It has been a pleasure for me to read the Italian letter and the Latin paper you sent me. I thank you for both the one and the other, and I may tell you that I found them replete with skill and learning. As you ask for m y opinion, I will give it as briefly as possible because, at the moment I have very little time for writing.

First, I say it seems to me that your Reverence and Signor Galileo act prudently when you content yourselves with speaking hypothetically and no absolutely, as I have always understood that Copernicus spoke. For to say that the assumptions that the Earth moves and the Sun stands still saves all the celestial appearances better than do eccentrics and epicycles is to speak with excellent good sense and to run the risk whatever. Such a manner of speaking suffices for a mathematician. But to want to affirm that the Sun, in very truth, is at the centre of the universe and only rotates on its axis without traveling from east to west, and that the Earth is situated in the third sphere and revolves very swiftly around the Sun, is a very dangerous attitude and one calculated not only to arouse all Scholastic philosophers and theologians but also to injure our hold faith by contradicting the Scriptures….

Second, I say that, as you know, the Council of Trent forbids the interpretation of the Scriptures in a way contrary to the common agreement of the holy Fathers. Now if your Reverence will read, not merely the Fathers, but modern commentators on Genesis, the Psalms, Ecclesiastes, and Joshua, you will discover that all agree in interpreting them literally as teaching that the Sun is in the heavens and revolves round the Earth with immense speed and that the Earth is very distant from the heavens, at the centre of the universe, and motionless. Consider, then in your prudence, whether the Church can support that the Scriptures should be interpreted in a manner contrary to that of the holy Fathers and of all modern commentators, both Latin and Greek….

Third, I say that, if there were a real proof that the Sun is in the centre of the universe, that the Earth is in the third sphere, and that the Sun does not go round the Earth but the Earth round the Sun, then we should have to proceed with great circumspection in explaining passages of Scripture which appear to teach the contrary, and we should rather have to say that we did not understand them than declare an opinion to be false which is proved to be true. But I do not think there is any such proof since none has been shown to me. To demonstrate that the appearances are saved by assuming the sun at the centre and the earth in the heavens is not the same thing as to demonstrate that in fact the sun is in the centre and the earth is in the heavens. I believe that the first demonstration may exist, but I have very grave doubts about the second; and in case of doubt one may not abandon the Holy Scriptures as expounded by the hold Fathers…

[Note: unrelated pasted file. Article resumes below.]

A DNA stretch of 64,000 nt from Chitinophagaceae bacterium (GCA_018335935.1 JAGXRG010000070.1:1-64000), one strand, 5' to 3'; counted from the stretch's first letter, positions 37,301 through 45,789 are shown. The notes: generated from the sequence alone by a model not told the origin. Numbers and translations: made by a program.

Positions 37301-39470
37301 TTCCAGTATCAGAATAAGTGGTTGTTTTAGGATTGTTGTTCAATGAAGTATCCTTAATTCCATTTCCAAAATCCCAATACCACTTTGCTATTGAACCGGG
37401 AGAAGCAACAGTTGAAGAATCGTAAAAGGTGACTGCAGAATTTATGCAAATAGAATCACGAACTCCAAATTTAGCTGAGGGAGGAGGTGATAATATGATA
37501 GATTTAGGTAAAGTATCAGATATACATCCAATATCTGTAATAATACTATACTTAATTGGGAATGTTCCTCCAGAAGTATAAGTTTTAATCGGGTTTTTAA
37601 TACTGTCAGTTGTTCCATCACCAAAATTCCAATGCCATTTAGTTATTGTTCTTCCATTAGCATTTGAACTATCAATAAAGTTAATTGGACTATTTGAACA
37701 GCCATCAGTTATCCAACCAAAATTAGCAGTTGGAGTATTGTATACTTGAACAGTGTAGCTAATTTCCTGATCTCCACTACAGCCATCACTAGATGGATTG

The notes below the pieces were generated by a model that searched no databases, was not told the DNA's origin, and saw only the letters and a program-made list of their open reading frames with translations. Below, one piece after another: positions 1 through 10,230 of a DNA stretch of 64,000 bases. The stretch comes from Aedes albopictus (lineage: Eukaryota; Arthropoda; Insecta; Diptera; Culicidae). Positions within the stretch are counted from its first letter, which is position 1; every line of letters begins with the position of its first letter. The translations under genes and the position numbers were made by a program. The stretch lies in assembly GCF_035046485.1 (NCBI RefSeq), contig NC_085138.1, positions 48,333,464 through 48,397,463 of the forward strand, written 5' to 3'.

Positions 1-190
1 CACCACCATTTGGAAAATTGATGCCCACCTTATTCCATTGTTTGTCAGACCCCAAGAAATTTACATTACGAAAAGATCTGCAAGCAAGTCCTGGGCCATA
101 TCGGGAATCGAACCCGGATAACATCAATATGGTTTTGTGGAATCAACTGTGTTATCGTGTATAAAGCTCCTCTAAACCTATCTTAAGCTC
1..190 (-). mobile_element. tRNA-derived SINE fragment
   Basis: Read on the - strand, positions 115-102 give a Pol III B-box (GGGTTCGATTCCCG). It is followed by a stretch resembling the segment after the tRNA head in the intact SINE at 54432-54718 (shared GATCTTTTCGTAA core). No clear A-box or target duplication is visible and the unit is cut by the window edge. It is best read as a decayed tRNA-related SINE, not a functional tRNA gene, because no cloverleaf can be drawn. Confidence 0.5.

Having very firmly pointed out that neither Galileo nor Foscarini had the right to interpret or reinterpret Holy Scripture, Bellarmino adds a very important comment in the final paragraph. He states very clearly that if there were proof of the heliocentric system then the Church would have to very carefully reinterpret the Bible, but he says, quite correctly, such proof does not exist at the moment so no deal. He then goes on the say that he personally doesn’t think that such proof would ever be found, proving that even Saint Roberto Bellarmino S. J. was not infallible. This final passage clearly illustrates something that the modern Galileo fan club love to ignore; in 1615 there was no empirical proof for the heliocentric hypothesis. It has been suggested that some Jesuit astronomers interpreted Bellarmino’s concession that if such a proof were to be found, as an instruction to go out and find one, but more of that in Part 2 – the consequences.

Things were now approaching the denouement. It was very clear to Galileo and all the other interested parties that the whole episode had been submitted to the Roman Inquisition. Instead of doing the sensible thing and keeping his head below the parapet, as advised by all of his influential friends including Cesi the head of the Academia dei LIncei and Cardinal Barberini, Galileo decided to go on the offensive. Obtaining permission from his employer, Cosimo, Galileo set off to Rome to canvas for the acceptance of heliocentricity. Knowing full well that he lacked empirical proof of heliocentricity, Galileo wrote up for the first time his infamous theory of the tides, thought out by him and Paolo Sarpi in the 1590s and which would go on to become Day Four, the crowning glory as he saw it, of his Dialogo. This theory posited that the tides were the result of the oceans swapping about like water in a moving bowl, as a result of the motion of the earth. It suffered from one major failure, and lots of minor ones, it only allowed for one tide a day, whereas there are in reality two.